Six students from Goldsmiths arrested on November 10, after entering Millbank Tower, received police cautions for aggravated trespass last week.
After investigations lasting three months the Metropolitan Police found no reason to pursue criminal charges.
The students were part of a group that entered Millbank Tower, home to Conservative Party Headquarters, during a protest against higher education cuts and rising tuition fees.
Solicitor for the group of six, Matthew Foot said he was relieved by the outcome.
“I’m glad police are not excessively charging young people who were simply protesting,” said Mr. Foot, of Birnberg Peirce solicitors, who has represented the Goldsmiths group free of charge.
The Goldsmiths group described how most of them got in to the tower through a side door, unopposed. They proceeded to go up to the roof of Millbank Tower, which a handful of students had accessed. When they realized that missiles were being thrown, they decided to leave.
“We went down via the indoor stairwell. The lift had been disabled. Police were coming up the stairs. We called to them that we were coming down peacefully. When we got to the lobby police had formed a cordon and we were held there, around 50 of us,” said Anna, an 18-year-old Sociology & Politics student. “We were told that we were being kept there for our own safety.
After a two-hour detention at Millbank, 51 protesters, including the Goldsmiths six were arrested. They were handcuffed and escorted to police vans. All of those from Goldsmiths were then held in a compound at Charing Cross Police Station. Each suspect had a police minder, and DNA swabs were taken.
Suspects were held outside for over two hours, before being taken into individual cells to await questioning. All their possessions, including their clothes, were confiscated and they were given white cover-alls to wear. They were not given food except for a few biscuits. One of the group described shaking with cold in her cell, awaiting questioning at 04:00. The last of the six was not released until 08.30 the following morning.
“I cried myself to sleep in my cell that night,” said one girl, a 19-year-old Media & Communications student. “I was so scared of what my parents might think, what other people might think of them.”
Another, a 19-year-old Fine Art student, said: “I wasn’t questioned till 02:00. I’d only been in London a month so when they released me I had no idea how to get home, and obviously no phone because they’d confiscated it. It was a really horrible experience.”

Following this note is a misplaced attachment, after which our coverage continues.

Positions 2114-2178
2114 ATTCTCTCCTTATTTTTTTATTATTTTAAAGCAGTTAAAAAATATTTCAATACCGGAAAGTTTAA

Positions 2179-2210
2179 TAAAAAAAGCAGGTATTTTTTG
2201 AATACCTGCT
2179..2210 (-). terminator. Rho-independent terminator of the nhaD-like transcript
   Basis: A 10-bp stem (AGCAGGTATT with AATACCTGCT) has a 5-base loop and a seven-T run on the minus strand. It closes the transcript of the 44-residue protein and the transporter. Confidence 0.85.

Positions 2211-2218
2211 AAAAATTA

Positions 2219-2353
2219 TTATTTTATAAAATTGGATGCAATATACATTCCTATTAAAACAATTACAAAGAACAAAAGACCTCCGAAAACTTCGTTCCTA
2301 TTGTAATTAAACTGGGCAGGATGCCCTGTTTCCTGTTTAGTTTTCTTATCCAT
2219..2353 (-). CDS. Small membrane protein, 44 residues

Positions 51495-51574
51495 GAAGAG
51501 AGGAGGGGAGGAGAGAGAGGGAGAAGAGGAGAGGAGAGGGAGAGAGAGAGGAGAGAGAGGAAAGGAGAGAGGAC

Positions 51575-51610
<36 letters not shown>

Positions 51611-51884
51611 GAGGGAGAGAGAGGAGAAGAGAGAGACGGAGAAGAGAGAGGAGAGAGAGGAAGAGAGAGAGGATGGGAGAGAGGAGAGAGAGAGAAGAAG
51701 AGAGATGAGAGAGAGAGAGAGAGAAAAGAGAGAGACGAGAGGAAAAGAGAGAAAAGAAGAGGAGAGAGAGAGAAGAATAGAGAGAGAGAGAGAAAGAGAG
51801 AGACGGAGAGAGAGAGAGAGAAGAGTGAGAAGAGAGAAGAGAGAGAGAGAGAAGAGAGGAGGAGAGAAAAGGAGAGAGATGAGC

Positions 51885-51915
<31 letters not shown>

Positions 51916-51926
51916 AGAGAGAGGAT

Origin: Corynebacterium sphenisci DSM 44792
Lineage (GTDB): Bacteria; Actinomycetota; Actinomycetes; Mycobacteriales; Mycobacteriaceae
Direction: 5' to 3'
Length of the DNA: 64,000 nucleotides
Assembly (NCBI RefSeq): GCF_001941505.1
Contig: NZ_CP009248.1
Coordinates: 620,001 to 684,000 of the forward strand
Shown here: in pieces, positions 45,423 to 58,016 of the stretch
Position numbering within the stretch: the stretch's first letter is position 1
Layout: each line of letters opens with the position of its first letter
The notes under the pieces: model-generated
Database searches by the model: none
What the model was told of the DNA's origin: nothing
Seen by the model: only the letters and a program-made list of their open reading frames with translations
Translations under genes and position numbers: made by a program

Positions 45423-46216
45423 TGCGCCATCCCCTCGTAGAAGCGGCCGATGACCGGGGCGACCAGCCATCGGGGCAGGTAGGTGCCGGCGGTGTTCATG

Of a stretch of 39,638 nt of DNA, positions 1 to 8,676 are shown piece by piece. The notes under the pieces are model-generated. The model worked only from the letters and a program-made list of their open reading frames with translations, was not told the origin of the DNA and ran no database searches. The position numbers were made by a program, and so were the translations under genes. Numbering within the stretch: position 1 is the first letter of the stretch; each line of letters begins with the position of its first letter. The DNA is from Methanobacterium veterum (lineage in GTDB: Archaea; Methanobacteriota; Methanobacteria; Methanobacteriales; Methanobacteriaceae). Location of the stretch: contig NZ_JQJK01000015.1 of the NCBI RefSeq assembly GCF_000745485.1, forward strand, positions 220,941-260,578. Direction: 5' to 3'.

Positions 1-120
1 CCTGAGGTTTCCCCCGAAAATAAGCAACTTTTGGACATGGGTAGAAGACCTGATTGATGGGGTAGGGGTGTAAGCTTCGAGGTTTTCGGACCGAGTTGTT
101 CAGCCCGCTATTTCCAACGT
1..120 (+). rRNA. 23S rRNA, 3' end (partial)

All of the Goldsmiths six were bailed, to return to a police station in early February. A condition of their bail was a ban on entering the City of Westminster, which prevented them joining the three subsequent student protests.
Their bail was extended in January until late February, but the group was not informed until only a week before the deadline that such a change had taken place. Now finally investigations have closed and no charges have been brought.
Since the end of investigations last week, members of the group have spoken of their surprise at the officers assigned to their investigations. One girl said she was “frightened” to see that an officer from Homicide and Serious Crime Command was leading the investigation into her actions. She says that she feared that the police would “make an example” of her when charging.
James Haywood, campaigns and communications officer for Goldsmiths Student’s Union, who was among the seven, says that he was surprised to find that the officer leading his investigation was from Counter-Terrorism Command.
“It’s not clear why such specialist officers are being used for protest work,” said the group’s solicitor Matt Foot.
A spokesperson for the Metropolitan Police said that all officers had general training outside their specialism and that resources and officers were often brought in temporarily to work outside their operational departments.
All six of those interviewed said they have no regrets and not been deterred from protesting again. “I’m looking forward to being able to protest again freely,” said Joanie, 19, studying Sociology. “All that’s happened hasn’t discouraged me at all.”
All of the six have vowed to return to the streets “to exercise their right to peaceful protest.
“It’s really important that people aren’t put off, aren’t scared away from demonstrating peacefully,” said Anna. “Those of us who have been arrested need to show that we’ll be going back out there.”
A seventh Goldsmiths student, arrested at Millbank, was not contactable. Since her arrest she has deleted her Facebook account and others from the group have been unable to contact her.